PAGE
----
Here, however, it works wonderfully. With Stiles beating the war drum and the Outposts getting destroyed by some unknown power, tensions run high on the bridge, which adds to the tension of what amounts to a submarine movie.
The Romulans are behind the attacks and the Romulan commander (played by Mark Lenard, who would grow up to play Spock’s daddy) and Kirk engage in a very entertaining, tension-filled battle of wits and guns.
When they finally find the Romulan ship, they notice the ship can render itself invisible but has to appear when it fires. Surmising the Romulan ship might not know the Enterprise is there, Kirk orders the Enterprise to mirror their enemy’s, hoping to hide themselves as long as possible by making the Romulans think they’re just an echo on the ship’s computers.
After Spock figures out a way for the Enterprise to see the bridge of the Romulan vessel by jumping on some communication signals, Stiles keeps hammering away at Spock and the connection between Vulcans and Romulans. Kirk rebukes Stiles skillfully and succintly. After Stiles says that Spock shouldn’t have any trouble interpreting the Romulans, Kirk forcefully but calmly tells him that he hopes Stiles is referring to Spock’s decrypting skills and that he should leave his bigotry in his quarters because there’s no place for it on the bridge.
There’s a really solid starship battle that is enhanced by Yeoman Rand and Captain Kirk watching the screen but slightly holding each other, taking some physical comfort in the face of the danger. It’s such a good moment in such a series of good moments between Rand and Kirk that it’s a shame Rand isn’t more flushed out as a character.
Vincent McEveety’s direction is spot on – he’s able to effectively build the tension of the “submarine” battle, and there’s some beautiful shots of character interaction (between Rand and Kirk, and then at the end between Kirk and Angela) – and he brings out the best in his actors and in Schneider’s tight script.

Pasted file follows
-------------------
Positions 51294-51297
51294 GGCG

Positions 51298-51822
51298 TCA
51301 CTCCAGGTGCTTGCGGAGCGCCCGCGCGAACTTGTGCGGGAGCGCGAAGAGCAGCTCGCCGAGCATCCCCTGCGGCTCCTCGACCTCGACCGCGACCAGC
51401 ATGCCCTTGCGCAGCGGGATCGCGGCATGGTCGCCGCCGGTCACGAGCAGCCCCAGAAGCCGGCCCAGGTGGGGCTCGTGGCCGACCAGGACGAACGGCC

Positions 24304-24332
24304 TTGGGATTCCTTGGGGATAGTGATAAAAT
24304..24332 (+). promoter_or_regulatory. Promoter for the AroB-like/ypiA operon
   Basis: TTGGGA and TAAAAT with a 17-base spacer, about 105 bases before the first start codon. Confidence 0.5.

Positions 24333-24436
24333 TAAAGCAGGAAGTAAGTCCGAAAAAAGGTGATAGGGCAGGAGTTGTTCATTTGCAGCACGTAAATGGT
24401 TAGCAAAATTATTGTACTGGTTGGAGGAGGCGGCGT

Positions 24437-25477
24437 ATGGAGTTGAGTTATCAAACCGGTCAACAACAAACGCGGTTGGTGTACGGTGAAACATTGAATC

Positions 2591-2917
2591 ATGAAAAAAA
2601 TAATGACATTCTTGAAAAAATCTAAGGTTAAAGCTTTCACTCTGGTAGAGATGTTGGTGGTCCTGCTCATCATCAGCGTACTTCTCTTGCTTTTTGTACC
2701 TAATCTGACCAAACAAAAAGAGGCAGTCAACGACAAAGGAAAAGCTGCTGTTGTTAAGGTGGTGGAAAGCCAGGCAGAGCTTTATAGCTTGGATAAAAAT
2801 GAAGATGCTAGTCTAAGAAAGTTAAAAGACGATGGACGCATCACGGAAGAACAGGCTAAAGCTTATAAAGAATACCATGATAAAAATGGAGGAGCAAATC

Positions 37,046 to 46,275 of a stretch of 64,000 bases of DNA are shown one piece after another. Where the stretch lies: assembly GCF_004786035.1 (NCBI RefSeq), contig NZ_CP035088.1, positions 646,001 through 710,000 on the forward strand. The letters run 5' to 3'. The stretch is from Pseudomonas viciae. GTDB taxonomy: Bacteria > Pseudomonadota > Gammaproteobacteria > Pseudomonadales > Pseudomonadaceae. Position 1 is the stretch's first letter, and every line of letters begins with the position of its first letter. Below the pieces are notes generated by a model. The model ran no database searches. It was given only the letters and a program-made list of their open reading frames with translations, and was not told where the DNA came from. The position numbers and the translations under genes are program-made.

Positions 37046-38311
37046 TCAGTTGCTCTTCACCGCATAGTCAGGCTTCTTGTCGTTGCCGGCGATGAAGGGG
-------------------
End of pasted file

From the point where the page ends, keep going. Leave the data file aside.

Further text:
The Romulan Commander is played as an experienced man who’s grown tired of his peoples’ ways and he’s got a younger officer nipping at his heels. Lenard plays the Commander as tired but trapped and it’s a wonderful performance. At the end, he tells Kirk that he respects him and that, in another life, they could have been friends, which is a tad melodramatic, but not inappropriate given that he’s about to blow his own ship up. He may be trapped but he’s going down with the Romulan customs.
The human elements of the show are tied up together. Stiles and Tomlinson are down with the phaser banks and there’s a coolant leak. Spock saves Stiles but is too late for Tomlinson, so one man learns the lesson of bigotry and the other doesn’t get married.
It’s a stock, obvious ending and not befitting the tension that preceded it, but it’s not enough to take away from a marvelous, gripping episode.
The final scene between Kirk and Angela, who Kirk finds praying in the chapel, is powerfully realized and beautifully shot, and a much better conclusion to the best episode of the season, so far.